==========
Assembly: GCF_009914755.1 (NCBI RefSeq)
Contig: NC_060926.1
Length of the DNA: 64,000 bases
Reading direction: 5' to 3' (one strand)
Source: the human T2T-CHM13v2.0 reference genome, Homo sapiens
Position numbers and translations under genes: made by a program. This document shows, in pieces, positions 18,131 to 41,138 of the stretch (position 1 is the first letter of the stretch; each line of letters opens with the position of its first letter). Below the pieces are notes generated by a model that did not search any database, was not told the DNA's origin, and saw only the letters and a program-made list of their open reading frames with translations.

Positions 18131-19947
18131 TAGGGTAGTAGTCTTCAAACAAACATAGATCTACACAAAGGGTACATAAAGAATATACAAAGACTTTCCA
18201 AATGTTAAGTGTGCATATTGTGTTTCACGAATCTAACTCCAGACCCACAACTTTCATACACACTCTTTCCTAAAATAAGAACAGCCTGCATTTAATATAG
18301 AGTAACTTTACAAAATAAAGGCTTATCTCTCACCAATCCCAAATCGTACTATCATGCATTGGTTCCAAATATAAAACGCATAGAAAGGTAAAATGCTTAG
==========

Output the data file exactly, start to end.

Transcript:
Assembly: GCF_009914755.1 (NCBI RefSeq)
Contig: NC_060926.1
Length of the DNA: 64,000 bases
Reading direction: 5' to 3' (one strand)
Source: the human T2T-CHM13v2.0 reference genome, Homo sapiens
Position numbers and translations under genes: made by a program. This document shows, in pieces, positions 18,131 to 41,138 of the stretch (position 1 is the first letter of the stretch; each line of letters opens with the position of its first letter). Below the pieces are notes generated by a model that did not search any database, was not told the DNA's origin, and saw only the letters and a program-made list of their open reading frames with translations.

Positions 18131-19947
18131 TAGGGTAGTAGTCTTCAAACAAACATAGATCTACACAAAGGGTACATAAAGAATATACAAAGACTTTCCA
18201 AATGTTAAGTGTGCATATTGTGTTTCACGAATCTAACTCCAGACCCACAACTTTCATACACACTCTTTCCTAAAATAAGAACAGCCTGCATTTAATATAG
18301 AGTAACTTTACAAAATAAAGGCTTATCTCTCACCAATCCCAAATCGTACTATCATGCATTGGTTCCAAATATAAAACGCATAGAAAGGTAAAATGCTTAG